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The House View : Don’t dismiss inflation

April 25, 2017
Analyst:
Politics remain a key focus for markets, but the latest developments in Europe are positive. In France, the first round of the presidential election ruled out the least market-friendly ‎outcome, and although eurosceptic Marine Le Pen is in the run-off as expected, polls suggest reformist Macron should win. The snap election called in Britain for June is a material positive game-changer for Brexit negotiations. Beyond politics, focus has been on fading conviction in so-called Trump trades – higher inflation expectations and interest rates and buoyant risk assets – following speed bumps on the US domestic agenda and increased geopolitical tension. But with global macro momentum solid – though off recent highs – and global growth expected to pick-up next year and approach 4% in 2018, do not dismiss inflation risks, especially in the US. Indeed the macro backdrop comforts the view that we are past peak central bank easing. The Fed will likely raise rates twice more this year and announce the start of the unwind of its balance sheet. The ECB is on track to announce a taper of its quantitative easing programme later this year, but the tone at the April meeting should still be quite cautious. We have revisited our currency views. The snap UK election caused us to increase our sterling forecast but did not alter our medium-term bearish stance. We still expect the euro to break parity but the sequencing of the ECB's tightening policies is key: a shift toward rate rises rather than a withdrawal of quantitative easing would be bullish for the euro. In rates, we expect bond yields to climb beyond near-term election risk. In credit we expect the low default environment to persist. We see valid counters to the consensus view that European equities should outperform US equities. David Folkerts-Landau, Group Chief Economist Key pages this month: P6 French election updateP7 UK snap electionP10 Fading Trump tradesP11 Don’t dismiss inflationP19 Updated views on sterling and euro [more]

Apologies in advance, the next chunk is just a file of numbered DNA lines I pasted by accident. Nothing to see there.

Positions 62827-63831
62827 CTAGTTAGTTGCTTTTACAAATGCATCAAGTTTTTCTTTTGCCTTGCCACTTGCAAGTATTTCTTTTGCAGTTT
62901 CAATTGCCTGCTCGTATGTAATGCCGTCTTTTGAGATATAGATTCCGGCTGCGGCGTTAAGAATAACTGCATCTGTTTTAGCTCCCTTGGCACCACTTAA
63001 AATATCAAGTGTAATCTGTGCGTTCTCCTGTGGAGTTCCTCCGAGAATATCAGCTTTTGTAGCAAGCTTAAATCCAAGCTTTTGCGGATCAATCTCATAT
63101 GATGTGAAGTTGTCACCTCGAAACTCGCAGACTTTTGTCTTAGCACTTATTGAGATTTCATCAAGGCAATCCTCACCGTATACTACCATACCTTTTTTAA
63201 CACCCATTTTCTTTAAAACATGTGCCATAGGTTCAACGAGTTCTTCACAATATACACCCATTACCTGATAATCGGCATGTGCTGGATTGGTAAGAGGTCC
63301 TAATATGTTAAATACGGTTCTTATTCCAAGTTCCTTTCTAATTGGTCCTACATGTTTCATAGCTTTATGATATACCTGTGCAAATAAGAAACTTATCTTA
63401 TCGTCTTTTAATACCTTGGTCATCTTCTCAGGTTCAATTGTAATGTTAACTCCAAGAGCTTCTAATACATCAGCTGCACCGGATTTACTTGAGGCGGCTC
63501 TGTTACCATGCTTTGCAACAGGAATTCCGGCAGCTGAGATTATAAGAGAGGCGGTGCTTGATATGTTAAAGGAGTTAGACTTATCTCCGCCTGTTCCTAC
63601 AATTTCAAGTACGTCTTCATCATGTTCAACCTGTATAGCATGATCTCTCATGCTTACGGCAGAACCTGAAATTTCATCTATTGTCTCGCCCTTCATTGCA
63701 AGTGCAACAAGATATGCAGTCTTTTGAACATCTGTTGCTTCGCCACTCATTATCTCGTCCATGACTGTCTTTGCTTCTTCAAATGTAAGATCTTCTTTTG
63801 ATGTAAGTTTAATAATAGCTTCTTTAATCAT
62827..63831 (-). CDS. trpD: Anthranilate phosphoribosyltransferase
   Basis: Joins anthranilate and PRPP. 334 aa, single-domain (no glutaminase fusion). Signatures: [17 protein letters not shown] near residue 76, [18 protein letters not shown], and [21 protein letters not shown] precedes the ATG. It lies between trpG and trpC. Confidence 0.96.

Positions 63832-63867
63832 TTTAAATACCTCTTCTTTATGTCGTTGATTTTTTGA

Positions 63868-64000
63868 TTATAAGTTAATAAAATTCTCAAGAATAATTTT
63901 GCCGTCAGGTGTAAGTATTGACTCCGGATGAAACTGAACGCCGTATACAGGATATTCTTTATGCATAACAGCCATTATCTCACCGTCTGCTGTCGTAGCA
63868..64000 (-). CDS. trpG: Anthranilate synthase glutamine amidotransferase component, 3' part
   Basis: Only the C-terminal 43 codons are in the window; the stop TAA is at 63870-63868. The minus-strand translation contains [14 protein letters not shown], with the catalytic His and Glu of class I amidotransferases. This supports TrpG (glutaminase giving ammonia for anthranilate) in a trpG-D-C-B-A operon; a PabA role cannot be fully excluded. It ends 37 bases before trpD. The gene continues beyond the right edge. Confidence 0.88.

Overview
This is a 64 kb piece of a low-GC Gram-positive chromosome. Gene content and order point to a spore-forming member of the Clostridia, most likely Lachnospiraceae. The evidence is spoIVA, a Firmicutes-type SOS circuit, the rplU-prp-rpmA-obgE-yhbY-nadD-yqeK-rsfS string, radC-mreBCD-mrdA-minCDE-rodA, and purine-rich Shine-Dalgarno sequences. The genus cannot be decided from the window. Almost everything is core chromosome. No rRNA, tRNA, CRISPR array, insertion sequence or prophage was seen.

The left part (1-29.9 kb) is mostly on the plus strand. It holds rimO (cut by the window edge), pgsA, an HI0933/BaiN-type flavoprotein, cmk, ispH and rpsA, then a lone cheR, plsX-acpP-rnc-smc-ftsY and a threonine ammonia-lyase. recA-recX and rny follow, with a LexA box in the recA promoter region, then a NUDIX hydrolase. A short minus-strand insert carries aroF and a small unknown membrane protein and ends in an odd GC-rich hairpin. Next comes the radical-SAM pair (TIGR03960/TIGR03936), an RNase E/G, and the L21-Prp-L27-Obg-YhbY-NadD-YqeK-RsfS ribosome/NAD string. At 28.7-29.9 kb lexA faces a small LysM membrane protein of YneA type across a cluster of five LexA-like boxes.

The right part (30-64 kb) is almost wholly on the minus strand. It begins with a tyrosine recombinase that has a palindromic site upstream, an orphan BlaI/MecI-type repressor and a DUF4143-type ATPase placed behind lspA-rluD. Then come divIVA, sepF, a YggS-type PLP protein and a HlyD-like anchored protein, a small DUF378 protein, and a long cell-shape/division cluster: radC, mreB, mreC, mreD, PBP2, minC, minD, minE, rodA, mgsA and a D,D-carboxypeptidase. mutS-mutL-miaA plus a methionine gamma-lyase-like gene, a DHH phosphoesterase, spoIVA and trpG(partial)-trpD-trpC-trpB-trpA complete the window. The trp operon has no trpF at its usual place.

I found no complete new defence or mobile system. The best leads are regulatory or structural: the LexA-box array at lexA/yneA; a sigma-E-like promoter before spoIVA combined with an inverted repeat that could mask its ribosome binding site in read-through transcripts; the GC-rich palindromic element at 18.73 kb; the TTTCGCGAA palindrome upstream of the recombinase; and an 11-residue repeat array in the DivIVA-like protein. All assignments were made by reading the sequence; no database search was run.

More documents contained in "The House View"

3 Documents
September 18, 2017
1
Unlike the last few years, this summer was relatively quiet. As markets look ahead to the rest of the year, the key theme will continue to be the major central banks’ tentative progress toward removing monetary accommodation. Investors have so far not priced in this outlook. Since the prospects for growth across all the major countries is better than it has been for some time it remains a puzzle why there hasn't been a greater sell-off in bond markets. [more]
July 25, 2017
2
As markets enter into the summer lull, it is useful to take a step back. The global economy is in better shape than it has been in several years. This has allowed other central banks to follow the Fed and gradually start their exit journey, a process that is a historic challenge given the unprecedented level of monetary accommodation. But with inflation still below target, a key part of the normalisation puzzle is still missing. [more]
June 28, 2017
3
Global investors have recently been forced to sift through mixed signals from macro data and markets. Chief among these discordant messages is the apparent dichotomy between softer inflation, lower yields and flatter curves, and falling oil prices on the one hand, and still solid global growth and firm risk sentiment on the other hand. [more]